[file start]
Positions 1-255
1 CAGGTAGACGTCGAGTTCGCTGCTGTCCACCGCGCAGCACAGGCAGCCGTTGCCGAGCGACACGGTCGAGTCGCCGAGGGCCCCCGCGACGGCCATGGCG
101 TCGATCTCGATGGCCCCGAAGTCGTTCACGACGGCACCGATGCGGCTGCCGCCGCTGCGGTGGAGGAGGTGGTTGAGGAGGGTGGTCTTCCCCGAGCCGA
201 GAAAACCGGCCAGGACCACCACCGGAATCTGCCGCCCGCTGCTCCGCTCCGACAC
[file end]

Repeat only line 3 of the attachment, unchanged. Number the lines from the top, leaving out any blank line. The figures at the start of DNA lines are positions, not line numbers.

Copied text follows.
101 TCGATCTCGATGGCCCCGAAGTCGTTCACGACGGCACCGATGCGGCTGCCGCCGCTGCGGTGGAGGAGGTGGTTGAGGAGGGTGGTCTTCCCCGAGCCGA